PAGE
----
Minneapolis mayor Betsy Hodges has warned President-elect Donald Trump that city police will not be involved with his plan to tackle illegal aliens, and accused him of scapegoating immigrants.
In his plans for the first 100 days of his presidency, Trump says he will cancel federal funding to so-called "Sanctuary Cities," which do not prosecute people solely for being an undocumented individual.
Minneapolis is one of 31 Sanctuary Cities in the country, and Mayor Hodges has not taken kindly to Trump's apparent threat to withdraw funding if the city is to continue with the policy, which she argues keeps people in the city safer.
On his website, Trump also says he wants to remove 2 million criminal illegal immigrants, which he says will be in "joint operations with local, state and federal law enforcement."
Hodges, however, doesn't intend to let Minneapolis police get involved.
"I will continue to stand by immigrants in Minneapolis. For years, Minneapolis has codified in ordinance that our police officers will not do the work of the federal government and ICE (Immigration and Customs Enforcement) regarding immigration status," she said in a statement Saturday.
"If police officers were to do the work of ICE it would harm our ability to keep people safe and solve crimes. Witnesses and victims of crimes won't come forward if they think our police officers will question or detain them about their immigration status. Our ordinance has helped us solve crime and keep communities safer."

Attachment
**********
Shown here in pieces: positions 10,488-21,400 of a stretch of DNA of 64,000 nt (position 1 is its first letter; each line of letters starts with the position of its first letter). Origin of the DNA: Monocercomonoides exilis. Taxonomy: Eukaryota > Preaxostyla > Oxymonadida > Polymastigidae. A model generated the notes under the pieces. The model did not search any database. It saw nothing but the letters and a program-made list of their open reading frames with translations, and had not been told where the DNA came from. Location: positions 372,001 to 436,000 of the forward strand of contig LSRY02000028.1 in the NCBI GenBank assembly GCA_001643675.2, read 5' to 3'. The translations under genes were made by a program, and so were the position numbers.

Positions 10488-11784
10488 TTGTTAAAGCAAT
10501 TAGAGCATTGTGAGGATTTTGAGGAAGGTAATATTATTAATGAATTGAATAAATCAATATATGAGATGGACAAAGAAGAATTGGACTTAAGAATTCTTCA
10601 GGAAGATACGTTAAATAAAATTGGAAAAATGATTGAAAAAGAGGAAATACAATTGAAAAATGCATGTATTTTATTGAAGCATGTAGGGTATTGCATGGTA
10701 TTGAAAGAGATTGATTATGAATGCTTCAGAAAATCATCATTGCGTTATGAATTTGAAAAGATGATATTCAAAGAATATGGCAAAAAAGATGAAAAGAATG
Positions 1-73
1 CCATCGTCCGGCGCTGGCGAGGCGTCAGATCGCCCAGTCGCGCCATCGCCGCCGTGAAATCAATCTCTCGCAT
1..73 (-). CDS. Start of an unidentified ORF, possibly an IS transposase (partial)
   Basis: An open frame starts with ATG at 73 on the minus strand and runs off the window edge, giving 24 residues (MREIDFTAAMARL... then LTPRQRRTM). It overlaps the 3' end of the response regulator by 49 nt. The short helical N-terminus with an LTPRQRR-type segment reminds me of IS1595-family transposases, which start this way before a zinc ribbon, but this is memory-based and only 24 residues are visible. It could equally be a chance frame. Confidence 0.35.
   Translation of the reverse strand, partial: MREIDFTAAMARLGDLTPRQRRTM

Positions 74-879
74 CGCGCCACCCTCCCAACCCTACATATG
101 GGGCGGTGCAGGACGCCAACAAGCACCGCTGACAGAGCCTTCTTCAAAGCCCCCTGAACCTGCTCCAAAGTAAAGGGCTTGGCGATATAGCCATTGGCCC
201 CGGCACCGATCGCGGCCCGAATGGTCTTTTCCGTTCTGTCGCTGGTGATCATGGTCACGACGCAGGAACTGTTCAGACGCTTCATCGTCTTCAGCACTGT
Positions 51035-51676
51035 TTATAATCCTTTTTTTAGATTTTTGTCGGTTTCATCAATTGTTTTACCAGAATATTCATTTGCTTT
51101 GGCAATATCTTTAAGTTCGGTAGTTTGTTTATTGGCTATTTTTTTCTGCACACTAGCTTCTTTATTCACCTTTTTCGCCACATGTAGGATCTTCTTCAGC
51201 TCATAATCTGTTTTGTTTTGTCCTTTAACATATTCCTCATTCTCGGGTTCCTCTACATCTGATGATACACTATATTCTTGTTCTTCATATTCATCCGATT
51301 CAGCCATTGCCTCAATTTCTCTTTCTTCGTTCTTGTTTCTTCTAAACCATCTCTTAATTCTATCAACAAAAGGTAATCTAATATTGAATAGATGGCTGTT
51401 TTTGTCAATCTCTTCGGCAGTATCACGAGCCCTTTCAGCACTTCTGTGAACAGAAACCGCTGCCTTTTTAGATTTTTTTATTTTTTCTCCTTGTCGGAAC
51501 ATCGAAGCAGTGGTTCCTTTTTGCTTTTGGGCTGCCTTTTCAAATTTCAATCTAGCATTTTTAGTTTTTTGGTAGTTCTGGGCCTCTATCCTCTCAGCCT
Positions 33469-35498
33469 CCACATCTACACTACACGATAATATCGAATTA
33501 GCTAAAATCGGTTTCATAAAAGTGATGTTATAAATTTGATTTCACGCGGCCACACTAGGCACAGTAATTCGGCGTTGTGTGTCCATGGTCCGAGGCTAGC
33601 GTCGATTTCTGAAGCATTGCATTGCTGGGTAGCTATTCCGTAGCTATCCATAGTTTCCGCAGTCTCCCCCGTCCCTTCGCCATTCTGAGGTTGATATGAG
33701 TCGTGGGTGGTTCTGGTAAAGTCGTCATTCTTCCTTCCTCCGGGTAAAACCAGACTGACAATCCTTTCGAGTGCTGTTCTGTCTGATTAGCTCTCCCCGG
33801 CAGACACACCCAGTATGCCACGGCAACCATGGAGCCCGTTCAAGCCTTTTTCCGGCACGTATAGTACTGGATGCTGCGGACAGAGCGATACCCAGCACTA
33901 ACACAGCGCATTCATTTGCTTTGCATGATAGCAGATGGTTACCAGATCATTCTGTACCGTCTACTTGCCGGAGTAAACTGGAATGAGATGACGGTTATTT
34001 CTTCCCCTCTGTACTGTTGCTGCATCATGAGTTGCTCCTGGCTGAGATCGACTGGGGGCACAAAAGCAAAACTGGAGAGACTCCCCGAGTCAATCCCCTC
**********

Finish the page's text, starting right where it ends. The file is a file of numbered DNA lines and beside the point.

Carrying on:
She added: "I will continue to stand by and fight for immigrants in Minneapolis regardless of President-elect Trump’s threats. I will not compromise the public safety of the people of Minneapolis to satisfy Trump’s desire to put politics before public safety."
Minneapolis' ordinances for undocumented immigrants can be found here.
Deportation policy a big challenge
Forbes has laid out the challenge facing a Trump administration intent on removing millions of criminal aliens, noting that even as illegal immigrants they are entitled to due process which would require more money to hire extra judges and prosecutors.
"Even then, courts will be clogged with immigration cases for years to implement such a policy," Forbes says.
The Washington Post reports that mass deportations would "upend parts of the economy," particularly in the agricultural industry where many undocumented immigrants work.
Mayor Hodges issued a similarly strongly-worded response last Sunday to Trump's speech in Minneapolis, in which he referred to problems caused by "faulty vetting" that he seen "large numbers of Somali refugees come into the state" without residents' approval.
"Minneapolis is a better, stronger place for having our Somali and East African immigrants and refugees in it," she wrote. "It is a privilege and an honor to be mayor of the city with the largest Somali population in this country. Your ignorance, your hate, your fear just make me remember how lucky we are to have neighbors who are so great."